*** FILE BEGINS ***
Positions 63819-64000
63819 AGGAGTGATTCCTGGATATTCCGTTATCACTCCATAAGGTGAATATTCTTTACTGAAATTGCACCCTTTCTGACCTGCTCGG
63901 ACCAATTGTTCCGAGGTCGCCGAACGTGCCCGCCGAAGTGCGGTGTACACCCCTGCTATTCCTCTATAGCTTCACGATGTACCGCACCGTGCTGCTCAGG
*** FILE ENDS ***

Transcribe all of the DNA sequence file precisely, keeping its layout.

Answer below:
Positions 63819-64000
63819 AGGAGTGATTCCTGGATATTCCGTTATCACTCCATAAGGTGAATATTCTTTACTGAAATTGCACCCTTTCTGACCTGCTCGG
63901 ACCAATTGTTCCGAGGTCGCCGAACGTGCCCGCCGAAGTGCGGTGTACACCCCTGCTATTCCTCTATAGCTTCACGATGTACCGCACCGTGCTGCTCAGG